Loss of resources and hurricane experience as predictors of postpartum depression among women in southern Louisiana.
BACKGROUND: After a natural disaster, mental disorders often become a long-term public health concern. Previous studies under smaller-scale natural disaster conditions suggest loss of psychosocial resources is associated with psychological distress. METHODS: We examined the occurrence of depression 6 and 12 months postpartum among 208 women residing in New Orleans and Baton Rouge, Louisiana, who were pregnant during or immediately after Hurricane Katrina's landfall. Based on the Conservation of Resources (COR) theory, we explored the contribution of both tangible/financial and nontangible (psychosocial) loss of resources (LOR) on the outcome of depression, measured using the Edinburgh Postnatal Depression Scale (EPDS). We also investigated the influence on depression of individuals' hurricane experience through a Hurricane Experience Score (HES) that includes such factors as witnessing death, contact with flood waters, and injury to self or family members. RESULTS: Both tangible and nontangible LOR were associated with depression cross-sectionally and prospectively. Severe hurricane exposure (high HES) was also associated with depression. Regression analysis showed LOR-associated depression was explained almost entirely by nontangible rather than tangible factors. Consistent with COR theory, however, nontangible LOR explained some of the association between severe hurricane exposure and depression in our models. A similar result was seen prospectively for depression at 12 months, even controlling for depression symptoms at 6 months. CONCLUSIONS: These results suggest the need for preventive measures aimed at preserving psychosocial resources to reduce the long-term effects of disasters.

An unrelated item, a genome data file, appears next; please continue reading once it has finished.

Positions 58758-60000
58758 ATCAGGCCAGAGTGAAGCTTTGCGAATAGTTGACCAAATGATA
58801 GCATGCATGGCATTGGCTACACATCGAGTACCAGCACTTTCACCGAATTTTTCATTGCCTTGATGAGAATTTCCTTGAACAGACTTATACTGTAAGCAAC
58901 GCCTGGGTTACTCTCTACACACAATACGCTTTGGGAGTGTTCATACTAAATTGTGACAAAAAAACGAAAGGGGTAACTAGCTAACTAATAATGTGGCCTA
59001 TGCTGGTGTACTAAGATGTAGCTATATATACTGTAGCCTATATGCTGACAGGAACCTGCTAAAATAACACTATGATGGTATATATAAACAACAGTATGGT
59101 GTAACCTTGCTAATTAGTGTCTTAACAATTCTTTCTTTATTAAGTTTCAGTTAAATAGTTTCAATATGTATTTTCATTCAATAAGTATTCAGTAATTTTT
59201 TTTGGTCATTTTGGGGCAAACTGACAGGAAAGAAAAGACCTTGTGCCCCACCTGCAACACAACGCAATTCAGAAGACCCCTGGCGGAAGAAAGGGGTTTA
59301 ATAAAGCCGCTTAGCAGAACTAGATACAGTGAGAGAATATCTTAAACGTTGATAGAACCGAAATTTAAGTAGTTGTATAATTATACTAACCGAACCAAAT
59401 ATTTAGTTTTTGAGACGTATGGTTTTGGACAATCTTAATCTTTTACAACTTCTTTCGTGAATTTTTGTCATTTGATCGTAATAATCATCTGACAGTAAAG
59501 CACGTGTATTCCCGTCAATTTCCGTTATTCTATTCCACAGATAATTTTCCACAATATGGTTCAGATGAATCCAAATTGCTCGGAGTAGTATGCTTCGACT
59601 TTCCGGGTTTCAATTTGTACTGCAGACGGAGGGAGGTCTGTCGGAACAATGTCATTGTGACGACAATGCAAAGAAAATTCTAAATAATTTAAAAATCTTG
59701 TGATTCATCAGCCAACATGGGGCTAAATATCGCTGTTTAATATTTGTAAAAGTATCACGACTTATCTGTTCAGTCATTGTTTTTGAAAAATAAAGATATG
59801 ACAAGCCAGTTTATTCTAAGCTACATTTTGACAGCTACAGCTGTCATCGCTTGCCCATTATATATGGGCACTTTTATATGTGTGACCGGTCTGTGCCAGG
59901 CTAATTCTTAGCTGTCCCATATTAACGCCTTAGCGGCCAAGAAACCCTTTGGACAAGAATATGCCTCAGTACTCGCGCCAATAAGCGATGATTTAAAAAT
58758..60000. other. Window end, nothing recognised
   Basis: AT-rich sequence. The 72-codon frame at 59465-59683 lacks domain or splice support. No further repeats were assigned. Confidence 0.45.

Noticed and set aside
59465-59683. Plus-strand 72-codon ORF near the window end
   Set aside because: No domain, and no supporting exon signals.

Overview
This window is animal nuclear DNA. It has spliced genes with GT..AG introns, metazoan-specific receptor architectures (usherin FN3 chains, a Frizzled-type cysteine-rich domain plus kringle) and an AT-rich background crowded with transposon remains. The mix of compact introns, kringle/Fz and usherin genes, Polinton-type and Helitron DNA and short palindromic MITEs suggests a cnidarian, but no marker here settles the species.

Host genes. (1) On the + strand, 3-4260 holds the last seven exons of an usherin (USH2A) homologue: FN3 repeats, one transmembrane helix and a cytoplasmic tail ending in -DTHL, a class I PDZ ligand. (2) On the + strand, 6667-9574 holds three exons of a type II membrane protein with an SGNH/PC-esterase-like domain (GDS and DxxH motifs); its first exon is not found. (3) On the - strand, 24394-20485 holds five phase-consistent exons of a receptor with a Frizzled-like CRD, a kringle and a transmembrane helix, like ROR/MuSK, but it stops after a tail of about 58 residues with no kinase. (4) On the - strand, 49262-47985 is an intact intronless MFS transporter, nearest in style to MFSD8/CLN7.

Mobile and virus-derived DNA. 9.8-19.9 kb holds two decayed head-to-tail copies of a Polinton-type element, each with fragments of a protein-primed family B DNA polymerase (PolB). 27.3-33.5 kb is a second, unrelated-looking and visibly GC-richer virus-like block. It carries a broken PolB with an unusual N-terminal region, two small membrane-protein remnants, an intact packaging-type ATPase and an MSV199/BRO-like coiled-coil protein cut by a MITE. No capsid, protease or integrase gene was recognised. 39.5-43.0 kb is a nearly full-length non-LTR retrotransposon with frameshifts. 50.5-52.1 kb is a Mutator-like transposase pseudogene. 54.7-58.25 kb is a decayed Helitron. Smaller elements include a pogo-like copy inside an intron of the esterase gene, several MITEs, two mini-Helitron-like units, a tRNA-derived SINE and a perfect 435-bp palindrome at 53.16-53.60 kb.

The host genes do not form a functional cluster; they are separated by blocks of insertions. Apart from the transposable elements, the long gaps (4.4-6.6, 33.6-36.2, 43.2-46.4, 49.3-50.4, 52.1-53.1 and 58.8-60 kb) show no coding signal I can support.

Ehrlich, M; Harville, E; Xiong, X; Buekens, P; Pridjian, G; Elkind-Hirsch, K
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